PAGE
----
Your Rights at the Medical Store


This four-page pamphlet provides crucial information on a customer’s rights at a medical store. It outlines ways to identify licenced stores and pharmacists, one’s responsibilities while visiting them and redressal mechanisms in case of complaints.

The pamphlet was curated and brought out in 2021 by public health researchers Sunil Nandraj and Pranay Lal; pharmacists Raj Vaidya and Guru Prasad Mohanta; former Deputy Drugs Controllers (India) Malay Mitra and D. Roy; doctors Paul P. Francis, Kamala Rammohan and Tarun Seem; dentist Sonali Randhawa; and Vasudev Devadasan, a lawyer.

A ‘medical store’ is defined as a retail premise which sells medicines, drugs, and ‘ancillary’ medical services to the public, and is registered under the Drugs & Cosmetics Act, 1940, and the Drugs & Cosmetics Rules, 1945. On the other hand, a ‘pharmacist’ is a trained professional registered with the State Pharmacy Council under the Pharmacy Act, 1948, who dispenses medicines and information regarding their proper use. The pamphlet notes that information regarding original licenses or registration certificates issued to stores and pharmacists can be found on the websites of state drugs control department or council.

It enumerates 12 rights that customers have at a medical store, relating to information about medicines, damaged products and more. It also discusses five consumer responsibilities, such as buying medicines from licenced providers; being courteous and respectful to the pharmacist; being watchful and filing a complaint with the local drug authority when the medicines being sold are damaged.

All complaints concerning a medical store can be directed to the relevant state’s drug control department, and those relating to a pharmacist can be lodged with the Pharmacy Council of India or the concerned State Pharmacy Council.

Originally written in English, the pamphlet has been translated into 12 Indian languages by the PARI team: Pankaj Das (Assamese); Joshua Bodhinetra (Bangla); Faiz Mohammad (Gujarati); Devesh (Hindi); Shankar N. Kenchanur (Kannada); Medha Kale (Marathi); Rennymon K. C. (Malayalam); OdishaLIVE (Odia); Kamaljit Kaur (Punjabi); Rajasangeethan (Tamil); Aparna Thota (Telugu) and Mohd. Qamar Tabrez (Urdu).

The following are excerpts from the 12 rights that the pamphlet lays down:

Right 1: Pharmacist can suggest preventive measures; recommend non-prescription medicines appropriate for your condition and refer you to the doctor if necessary.

Right 2: At the request of a consumer, the pharmacist can additionally provide Patient Information Leaflets on various illnesses/diseases and recommended medicines, or give instructions in writing, to supplement verbal information and how to store medicines, the directions for their use, and potential side effects.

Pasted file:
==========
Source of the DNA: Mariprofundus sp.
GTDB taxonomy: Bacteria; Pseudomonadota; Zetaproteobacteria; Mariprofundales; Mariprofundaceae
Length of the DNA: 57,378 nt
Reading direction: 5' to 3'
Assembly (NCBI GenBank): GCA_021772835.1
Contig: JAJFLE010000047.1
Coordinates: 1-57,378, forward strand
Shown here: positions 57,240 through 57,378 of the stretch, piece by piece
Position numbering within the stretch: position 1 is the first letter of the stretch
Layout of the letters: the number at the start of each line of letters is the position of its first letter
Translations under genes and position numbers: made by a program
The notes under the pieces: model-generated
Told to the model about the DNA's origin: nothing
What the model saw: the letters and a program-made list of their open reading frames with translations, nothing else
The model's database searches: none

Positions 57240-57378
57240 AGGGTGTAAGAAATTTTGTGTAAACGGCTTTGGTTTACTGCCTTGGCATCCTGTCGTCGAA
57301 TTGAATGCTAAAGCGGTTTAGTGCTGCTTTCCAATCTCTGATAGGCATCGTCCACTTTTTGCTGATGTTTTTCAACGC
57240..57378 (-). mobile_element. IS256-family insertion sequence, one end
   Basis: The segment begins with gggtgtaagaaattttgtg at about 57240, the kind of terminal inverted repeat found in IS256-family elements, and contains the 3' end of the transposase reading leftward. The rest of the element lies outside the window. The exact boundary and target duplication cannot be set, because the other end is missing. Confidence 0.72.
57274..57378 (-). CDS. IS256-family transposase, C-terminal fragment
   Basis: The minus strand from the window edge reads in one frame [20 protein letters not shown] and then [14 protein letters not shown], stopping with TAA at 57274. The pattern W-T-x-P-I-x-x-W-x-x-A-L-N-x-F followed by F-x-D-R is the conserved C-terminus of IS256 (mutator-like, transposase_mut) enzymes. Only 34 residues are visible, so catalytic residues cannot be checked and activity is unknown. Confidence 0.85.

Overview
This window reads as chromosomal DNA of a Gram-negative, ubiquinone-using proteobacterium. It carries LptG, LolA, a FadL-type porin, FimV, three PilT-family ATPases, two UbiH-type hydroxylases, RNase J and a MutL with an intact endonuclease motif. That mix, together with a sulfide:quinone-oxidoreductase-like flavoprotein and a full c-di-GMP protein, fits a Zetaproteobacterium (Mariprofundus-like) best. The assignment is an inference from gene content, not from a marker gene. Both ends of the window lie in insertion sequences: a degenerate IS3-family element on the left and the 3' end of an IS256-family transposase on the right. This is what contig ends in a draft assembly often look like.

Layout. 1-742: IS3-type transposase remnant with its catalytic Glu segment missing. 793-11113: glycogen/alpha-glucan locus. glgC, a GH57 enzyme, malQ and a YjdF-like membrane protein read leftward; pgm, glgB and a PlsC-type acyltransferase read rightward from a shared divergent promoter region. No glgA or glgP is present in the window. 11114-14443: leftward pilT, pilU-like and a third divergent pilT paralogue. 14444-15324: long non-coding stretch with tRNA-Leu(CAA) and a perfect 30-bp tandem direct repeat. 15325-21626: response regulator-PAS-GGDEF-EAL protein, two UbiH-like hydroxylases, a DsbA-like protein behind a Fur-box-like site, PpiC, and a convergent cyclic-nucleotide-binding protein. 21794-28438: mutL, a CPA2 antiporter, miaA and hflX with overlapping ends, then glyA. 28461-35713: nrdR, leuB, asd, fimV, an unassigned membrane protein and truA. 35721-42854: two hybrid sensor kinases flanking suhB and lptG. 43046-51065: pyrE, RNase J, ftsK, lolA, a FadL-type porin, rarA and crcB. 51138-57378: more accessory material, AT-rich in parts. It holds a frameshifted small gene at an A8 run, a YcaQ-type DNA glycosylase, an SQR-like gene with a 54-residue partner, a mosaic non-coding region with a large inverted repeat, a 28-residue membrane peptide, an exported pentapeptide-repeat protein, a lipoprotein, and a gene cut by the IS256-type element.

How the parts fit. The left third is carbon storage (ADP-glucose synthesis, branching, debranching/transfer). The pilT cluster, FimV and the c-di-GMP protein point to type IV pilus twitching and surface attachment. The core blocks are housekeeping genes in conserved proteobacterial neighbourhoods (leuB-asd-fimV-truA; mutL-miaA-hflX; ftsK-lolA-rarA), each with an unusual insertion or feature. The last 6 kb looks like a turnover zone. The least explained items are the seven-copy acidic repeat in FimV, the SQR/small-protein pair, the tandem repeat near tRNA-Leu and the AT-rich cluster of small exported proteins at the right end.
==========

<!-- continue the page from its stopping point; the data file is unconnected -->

Right 3: Pharmacist can check your blood pressure, instant blood sugar, and guide a consumer further on how to monitor oneself at home.

Right 4: Consumer has the right to know the name of the owner/s, the registered pharmacists, and their registration number along with other details.

Right 5: Medical stores must dispense medicines in an environment that is safe, properly lighted, well ventilated, and clean.

Right 6: Consumer has the right to be informed about the medicine’s quality, quantity, potency, purity, standard, and price and gets answers to any questions you may have regarding the medicines.

Right 7: Consumers can demand services in a confidential manner and expect that all information pertaining to their condition.

Right 8: Consumer has the right to be treated and received with respect, courtesy, dignity, professional standards, and without any bias or discrimination.

Right 9: Consumers must insist on a bill and must tally their products received against the prescription, to ensure that the right medicines at the right price and condition have been dispensed to them. The consumer must preserve the bill until they are completely used.

Right 10: Pharmacists must dispense products that are intact, valid (that is within the expiry period), stored as per specifications, and free from any damage.

Right 11: The itemized bill must include the patient’s name and address, details of the doctor, details of the product, batch number, expiry date, MRP, explanation of all charges, name, and address of the medical store, license number, and signature of the pharmacist.

Right 12: Consumers have the right to complain against a medical store or pharmacist without restraint, interference, coercion, discrimination, or reprisal.

Focus by Dipanjali Singh.


D. Roy, Guru Prasad Mohanta, Kamala Rammohan, Malay Mitra, Paul P. Francis, Pranay Lal, Raj Vaidya, Sonali Randhawa, Sunil Nandraj, Tarun Seem and Vasudev Devadasan